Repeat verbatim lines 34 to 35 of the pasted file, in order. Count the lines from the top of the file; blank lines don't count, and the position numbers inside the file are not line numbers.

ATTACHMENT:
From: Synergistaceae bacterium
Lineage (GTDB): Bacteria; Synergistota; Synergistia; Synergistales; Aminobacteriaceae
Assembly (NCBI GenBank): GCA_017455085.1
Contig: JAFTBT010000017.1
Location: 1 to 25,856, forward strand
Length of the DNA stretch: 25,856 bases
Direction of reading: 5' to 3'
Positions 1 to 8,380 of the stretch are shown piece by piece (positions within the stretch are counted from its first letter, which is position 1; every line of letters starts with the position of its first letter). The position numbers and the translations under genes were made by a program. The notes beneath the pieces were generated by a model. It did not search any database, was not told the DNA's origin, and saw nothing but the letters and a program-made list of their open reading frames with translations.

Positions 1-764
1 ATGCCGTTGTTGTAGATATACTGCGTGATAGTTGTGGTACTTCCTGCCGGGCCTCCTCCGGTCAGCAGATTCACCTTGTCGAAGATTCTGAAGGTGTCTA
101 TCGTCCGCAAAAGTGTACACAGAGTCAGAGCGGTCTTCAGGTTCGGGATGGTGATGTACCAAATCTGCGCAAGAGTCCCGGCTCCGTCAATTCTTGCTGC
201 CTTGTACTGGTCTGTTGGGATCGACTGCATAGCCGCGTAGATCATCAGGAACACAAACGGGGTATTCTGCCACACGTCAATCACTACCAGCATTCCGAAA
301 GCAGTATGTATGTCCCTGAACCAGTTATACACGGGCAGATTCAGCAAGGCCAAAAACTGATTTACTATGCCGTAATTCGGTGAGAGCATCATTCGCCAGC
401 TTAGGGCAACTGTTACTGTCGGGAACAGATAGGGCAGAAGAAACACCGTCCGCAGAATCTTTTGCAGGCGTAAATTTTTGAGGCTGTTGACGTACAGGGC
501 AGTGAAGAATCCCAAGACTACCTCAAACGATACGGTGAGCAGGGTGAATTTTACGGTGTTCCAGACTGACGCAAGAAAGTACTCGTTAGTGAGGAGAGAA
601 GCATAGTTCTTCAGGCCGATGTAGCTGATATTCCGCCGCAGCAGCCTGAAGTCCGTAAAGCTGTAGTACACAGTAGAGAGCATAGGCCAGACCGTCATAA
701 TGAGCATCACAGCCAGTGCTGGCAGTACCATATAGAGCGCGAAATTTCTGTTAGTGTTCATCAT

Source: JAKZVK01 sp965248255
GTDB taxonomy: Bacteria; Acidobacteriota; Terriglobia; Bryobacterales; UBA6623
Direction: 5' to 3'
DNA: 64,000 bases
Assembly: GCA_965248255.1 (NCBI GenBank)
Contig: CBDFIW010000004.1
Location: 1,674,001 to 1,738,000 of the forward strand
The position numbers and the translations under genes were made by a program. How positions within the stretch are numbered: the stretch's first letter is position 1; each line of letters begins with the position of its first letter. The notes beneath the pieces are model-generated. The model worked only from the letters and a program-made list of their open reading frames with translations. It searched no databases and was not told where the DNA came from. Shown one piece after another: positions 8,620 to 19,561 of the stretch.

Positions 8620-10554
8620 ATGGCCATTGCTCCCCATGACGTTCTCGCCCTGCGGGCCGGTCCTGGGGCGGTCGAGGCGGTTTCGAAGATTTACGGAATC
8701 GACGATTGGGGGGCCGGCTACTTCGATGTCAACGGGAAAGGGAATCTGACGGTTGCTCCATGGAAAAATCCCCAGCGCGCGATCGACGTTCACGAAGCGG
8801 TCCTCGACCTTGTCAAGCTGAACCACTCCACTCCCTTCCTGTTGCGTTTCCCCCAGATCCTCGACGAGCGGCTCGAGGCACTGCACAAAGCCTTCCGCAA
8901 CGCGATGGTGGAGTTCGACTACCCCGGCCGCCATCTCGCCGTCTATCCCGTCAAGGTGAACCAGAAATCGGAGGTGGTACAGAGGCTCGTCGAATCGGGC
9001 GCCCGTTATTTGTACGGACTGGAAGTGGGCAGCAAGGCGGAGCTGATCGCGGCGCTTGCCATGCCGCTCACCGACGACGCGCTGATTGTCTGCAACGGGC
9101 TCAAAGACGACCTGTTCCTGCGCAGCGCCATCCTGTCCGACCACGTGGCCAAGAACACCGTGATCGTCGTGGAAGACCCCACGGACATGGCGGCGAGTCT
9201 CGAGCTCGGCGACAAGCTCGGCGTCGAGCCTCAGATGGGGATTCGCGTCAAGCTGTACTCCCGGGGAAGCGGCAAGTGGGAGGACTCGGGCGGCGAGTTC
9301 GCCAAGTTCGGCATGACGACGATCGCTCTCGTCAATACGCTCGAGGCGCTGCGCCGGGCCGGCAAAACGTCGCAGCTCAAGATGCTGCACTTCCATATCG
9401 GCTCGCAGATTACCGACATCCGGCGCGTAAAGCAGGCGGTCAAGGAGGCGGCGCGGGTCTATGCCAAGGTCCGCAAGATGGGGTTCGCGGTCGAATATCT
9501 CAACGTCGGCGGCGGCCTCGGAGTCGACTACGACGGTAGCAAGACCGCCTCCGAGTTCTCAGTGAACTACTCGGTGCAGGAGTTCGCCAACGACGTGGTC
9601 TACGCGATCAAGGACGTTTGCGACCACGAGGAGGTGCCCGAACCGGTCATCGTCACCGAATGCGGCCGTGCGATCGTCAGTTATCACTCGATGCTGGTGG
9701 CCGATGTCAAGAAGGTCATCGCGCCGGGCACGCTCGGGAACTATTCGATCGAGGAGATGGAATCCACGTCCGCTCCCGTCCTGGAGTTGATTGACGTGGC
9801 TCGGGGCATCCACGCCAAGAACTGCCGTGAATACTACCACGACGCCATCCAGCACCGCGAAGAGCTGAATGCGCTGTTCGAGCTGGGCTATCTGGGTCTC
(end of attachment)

9301 GCCAAGTTCGGCATGACGACGATCGCTCTCGTCAATACGCTCGAGGCGCTGCGCCGGGCCGGCAAAACGTCGCAGCTCAAGATGCTGCACTTCCATATCG
9401 GCTCGCAGATTACCGACATCCGGCGCGTAAAGCAGGCGGTCAAGGAGGCGGCGCGGGTCTATGCCAAGGTCCGCAAGATGGGGTTCGCGGTCGAATATCT